for it (the impossible praxis of a “meaningful” first encounter - to keep myself from asking:
“Where are you from?” Is talking about the weather the only other option?). Remember
that conversation we had by the window at the opening, when you called the contemporary
Lebanese video scene a boys’ club? This may or may not be a crack in that edifice: Jayce

12
Salloum’s video Untitled Part 1: Everything and Nothing (00:40:40, 2002, Video Data Bank)
which portrays Soha Bechara (ex-Lebanese National Resistance fighter) speaking. Bechara
was captured in 1988 and detained in El-Khiam torture and interrogation centre in South
Lebanon for 10 years after failing to assassinate the South Lebanese Army general Antoine
Lehad. The exception is not the process of this document (Salloum is most certainly there
to ask something of Bechara) but the product (relatively few questions make up the “in-
terview”). Salloum: “I didn’t ask her anything specifically about the torture she underwent
or the trauma of detention; she was being interviewed to death by the European and Arab
press over the details of her captivity and the minutiae of her surviving it and the conditions
in El-Khiam and the detainees and the resistance.” In effect, Salloum’s video tries to parry,
dodge, or divert the conventional logic of the interview. The crack I am referring to is in
Salloum’s restraint vis à vis Bechara (although, like I said, this may be debatable).

3. Javier told me recently about a discussion he’d had with an American while they were
both on the road cycling across Italy. The American said that if the US attacked Iran he
would not go back. When I heard this I somewhat incongruously thought of the thousands
of draft dodgers that came to Canada during the war in Vietnam, and how my father’s expe-
rience as a youth in Mexico City was radically different. I imagine that if the US does attack
Iran, there will be a minor, relatively privileged group of Americans, a diaspora, that will form
out of a desire to abstain from the cultural and political fiasco that would allow something
like this to happen. What sets this diaspora apart from others: its members need not fear
because they exist in a relationship of indifference to the logic of criminalization.

13
14
15
16
These diaries include d
(The following italicized text is clue 5 of the crossword
Timeline

of pay,as well as accou


on page 1. The answer key can be found on the last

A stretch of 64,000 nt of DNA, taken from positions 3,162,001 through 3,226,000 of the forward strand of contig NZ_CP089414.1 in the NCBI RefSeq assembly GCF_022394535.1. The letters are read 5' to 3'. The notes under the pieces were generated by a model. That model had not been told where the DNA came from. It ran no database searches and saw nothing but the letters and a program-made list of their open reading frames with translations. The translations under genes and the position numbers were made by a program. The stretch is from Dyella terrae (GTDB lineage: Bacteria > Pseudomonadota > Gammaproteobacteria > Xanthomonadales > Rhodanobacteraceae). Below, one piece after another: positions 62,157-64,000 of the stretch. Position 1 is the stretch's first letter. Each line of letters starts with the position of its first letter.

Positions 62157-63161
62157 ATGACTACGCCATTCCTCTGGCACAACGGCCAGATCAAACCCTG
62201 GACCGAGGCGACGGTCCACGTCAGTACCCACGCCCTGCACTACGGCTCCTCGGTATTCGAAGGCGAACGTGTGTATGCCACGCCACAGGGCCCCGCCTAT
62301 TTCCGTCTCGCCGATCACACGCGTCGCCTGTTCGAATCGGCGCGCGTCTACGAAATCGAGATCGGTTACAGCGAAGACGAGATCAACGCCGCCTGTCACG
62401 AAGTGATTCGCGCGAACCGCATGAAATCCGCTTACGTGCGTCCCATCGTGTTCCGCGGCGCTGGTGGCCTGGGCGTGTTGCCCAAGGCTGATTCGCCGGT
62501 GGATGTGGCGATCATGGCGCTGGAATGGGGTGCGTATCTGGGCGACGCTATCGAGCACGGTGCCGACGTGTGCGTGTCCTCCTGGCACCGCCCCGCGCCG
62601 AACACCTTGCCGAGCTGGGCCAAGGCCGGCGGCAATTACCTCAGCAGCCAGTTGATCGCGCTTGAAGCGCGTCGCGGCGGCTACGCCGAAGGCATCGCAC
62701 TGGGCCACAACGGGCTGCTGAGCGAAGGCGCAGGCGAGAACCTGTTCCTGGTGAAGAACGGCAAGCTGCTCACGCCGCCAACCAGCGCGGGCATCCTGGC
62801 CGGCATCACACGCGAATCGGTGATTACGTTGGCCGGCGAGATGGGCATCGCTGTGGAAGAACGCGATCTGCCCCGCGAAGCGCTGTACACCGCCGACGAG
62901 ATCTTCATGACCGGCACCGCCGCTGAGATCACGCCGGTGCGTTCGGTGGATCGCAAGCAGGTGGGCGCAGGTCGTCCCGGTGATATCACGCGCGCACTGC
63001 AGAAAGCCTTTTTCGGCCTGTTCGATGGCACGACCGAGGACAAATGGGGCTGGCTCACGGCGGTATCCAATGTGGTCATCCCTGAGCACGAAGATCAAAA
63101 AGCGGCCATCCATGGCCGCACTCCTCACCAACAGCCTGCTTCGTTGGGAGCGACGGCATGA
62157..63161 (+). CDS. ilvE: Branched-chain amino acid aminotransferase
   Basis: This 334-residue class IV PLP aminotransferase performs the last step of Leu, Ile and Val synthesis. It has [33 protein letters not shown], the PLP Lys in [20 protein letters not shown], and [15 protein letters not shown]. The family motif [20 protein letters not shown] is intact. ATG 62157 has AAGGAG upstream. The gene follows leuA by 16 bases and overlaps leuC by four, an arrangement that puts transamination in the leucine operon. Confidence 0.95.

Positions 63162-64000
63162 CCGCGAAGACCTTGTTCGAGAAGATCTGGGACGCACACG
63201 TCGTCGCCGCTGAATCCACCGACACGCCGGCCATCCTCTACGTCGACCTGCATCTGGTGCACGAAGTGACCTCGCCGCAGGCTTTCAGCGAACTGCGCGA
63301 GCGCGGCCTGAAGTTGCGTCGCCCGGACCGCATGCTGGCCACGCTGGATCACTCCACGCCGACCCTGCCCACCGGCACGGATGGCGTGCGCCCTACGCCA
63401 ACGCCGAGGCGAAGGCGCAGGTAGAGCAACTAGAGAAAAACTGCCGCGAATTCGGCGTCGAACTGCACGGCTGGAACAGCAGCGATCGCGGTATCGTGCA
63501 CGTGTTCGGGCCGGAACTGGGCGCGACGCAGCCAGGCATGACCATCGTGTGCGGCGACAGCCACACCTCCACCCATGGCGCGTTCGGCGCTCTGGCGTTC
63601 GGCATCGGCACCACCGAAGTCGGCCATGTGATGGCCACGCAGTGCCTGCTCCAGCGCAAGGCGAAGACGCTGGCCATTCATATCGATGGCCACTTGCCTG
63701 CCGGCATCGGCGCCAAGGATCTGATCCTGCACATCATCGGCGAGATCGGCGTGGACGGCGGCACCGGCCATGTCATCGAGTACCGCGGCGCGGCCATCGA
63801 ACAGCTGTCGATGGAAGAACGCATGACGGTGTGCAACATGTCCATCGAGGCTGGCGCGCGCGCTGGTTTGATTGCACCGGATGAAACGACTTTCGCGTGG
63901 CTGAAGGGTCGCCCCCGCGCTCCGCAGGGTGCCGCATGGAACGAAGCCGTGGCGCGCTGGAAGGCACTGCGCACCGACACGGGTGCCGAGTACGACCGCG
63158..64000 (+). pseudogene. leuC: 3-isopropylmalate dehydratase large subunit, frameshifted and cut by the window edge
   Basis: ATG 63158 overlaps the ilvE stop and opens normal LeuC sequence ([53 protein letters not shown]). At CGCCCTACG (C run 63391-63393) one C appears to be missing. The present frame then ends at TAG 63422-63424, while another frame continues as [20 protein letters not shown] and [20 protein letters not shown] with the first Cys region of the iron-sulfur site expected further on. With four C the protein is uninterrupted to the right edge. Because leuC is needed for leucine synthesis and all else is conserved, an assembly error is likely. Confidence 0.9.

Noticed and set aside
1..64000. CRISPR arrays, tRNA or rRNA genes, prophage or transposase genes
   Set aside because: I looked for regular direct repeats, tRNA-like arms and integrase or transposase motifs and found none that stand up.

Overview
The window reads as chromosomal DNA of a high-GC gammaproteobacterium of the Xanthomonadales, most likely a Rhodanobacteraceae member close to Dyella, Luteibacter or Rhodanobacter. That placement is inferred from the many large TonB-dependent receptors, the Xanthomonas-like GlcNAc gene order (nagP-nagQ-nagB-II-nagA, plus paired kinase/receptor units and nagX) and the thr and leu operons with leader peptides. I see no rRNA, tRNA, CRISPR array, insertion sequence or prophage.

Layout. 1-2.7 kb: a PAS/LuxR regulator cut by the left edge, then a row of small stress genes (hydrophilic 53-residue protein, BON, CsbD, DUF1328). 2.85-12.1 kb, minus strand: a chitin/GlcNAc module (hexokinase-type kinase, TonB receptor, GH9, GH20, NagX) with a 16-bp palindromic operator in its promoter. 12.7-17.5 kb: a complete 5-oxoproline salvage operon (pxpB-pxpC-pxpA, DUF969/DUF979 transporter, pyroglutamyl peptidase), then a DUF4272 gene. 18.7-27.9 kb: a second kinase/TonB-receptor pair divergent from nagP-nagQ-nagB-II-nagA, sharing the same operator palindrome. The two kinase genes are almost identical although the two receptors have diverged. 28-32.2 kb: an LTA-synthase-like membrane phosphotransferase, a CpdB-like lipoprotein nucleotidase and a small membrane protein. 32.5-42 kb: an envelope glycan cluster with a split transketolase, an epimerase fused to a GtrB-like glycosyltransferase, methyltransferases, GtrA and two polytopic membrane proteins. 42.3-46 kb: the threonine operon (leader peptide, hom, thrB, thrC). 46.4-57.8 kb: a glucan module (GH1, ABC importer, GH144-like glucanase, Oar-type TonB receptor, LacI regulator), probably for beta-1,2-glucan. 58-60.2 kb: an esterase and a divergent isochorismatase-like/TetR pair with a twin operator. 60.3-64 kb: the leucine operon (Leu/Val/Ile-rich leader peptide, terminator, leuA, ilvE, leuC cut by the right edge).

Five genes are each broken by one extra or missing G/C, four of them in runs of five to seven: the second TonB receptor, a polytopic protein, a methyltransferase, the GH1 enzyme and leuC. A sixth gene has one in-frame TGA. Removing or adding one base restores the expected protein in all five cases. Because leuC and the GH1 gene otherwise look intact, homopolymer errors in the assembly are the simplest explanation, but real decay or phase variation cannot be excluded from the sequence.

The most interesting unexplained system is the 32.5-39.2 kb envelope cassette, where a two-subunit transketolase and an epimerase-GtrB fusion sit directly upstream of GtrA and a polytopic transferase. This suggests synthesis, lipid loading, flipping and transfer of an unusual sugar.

brief descriptions, de
page). A document that would give the workshops a life
Bar Graph

ness was organized, h


beyond the time and space of the gallery walls – a life

she worked on a given


that continues on after the show closes and the work

terward, etc. Weil’s w


comes down.–

personal experiences i
viated, and impersona
tion creates a hybrid li
Mathematical Equation

with x and y variables

learn a lot from -neith


if x=
then, y=
during the game,
on average

nor straightforward a
x/14 =y
diagrams and accounts
Diagram

unts of people she met,


e tails of how the busi
how long and how hard
n day, how she felt af
way of translating her
into the broken, abbre
Flow Chart

al language of informa
iterature which we can
her purely information
autobiography . 9
Thievery

A typeface acts as a vessel for ideas and hides a person’s signature due to its modular- 14. The italicized text
to the left is clue 14 of
ity.
14
Based on the premise that a person’s signature is linked to their identity, the crossword on page
I propose to create a typeface, which stands for the authority or voice of all 1. The answer key can
be found on page 30.
members of the group, but can be used by any member of the group as an individual; to-
gether but apart. Throughout the workshops I collected notes and lists found around the 8. The italicized text
workspace at Skol. This collection initially started as a targeted thieving of an individual to the left is clue 8 of
the crossword on page
person’s notes (a backwards attempt to capture their style of handwriting). 1. The answer key can
be found on page 30.
Concretely, the final work will appear in the publication as a typographic broadsheet with
the finished letterforms. Accompanying the broadsheet, there will be an explanation of the
design process of a typeface and thoughts on authorship. The font will also be
made available for all the Àpart! participants to use.
and could potentially be used as the typeface for the book itself.

Through this work, I hope to valorize the notion of collectivity, but also
the individual within the collective and the idea of imbalance and
imperfection as fruitful to a collaborative practice.8 Inevitably, In the 24-
letter alphabet, the group of 15 people will not be represented equally, but no one person
shall be acknowledged for their lesser or greater contribution to the creation
of the typeface.

19
20
Sharpness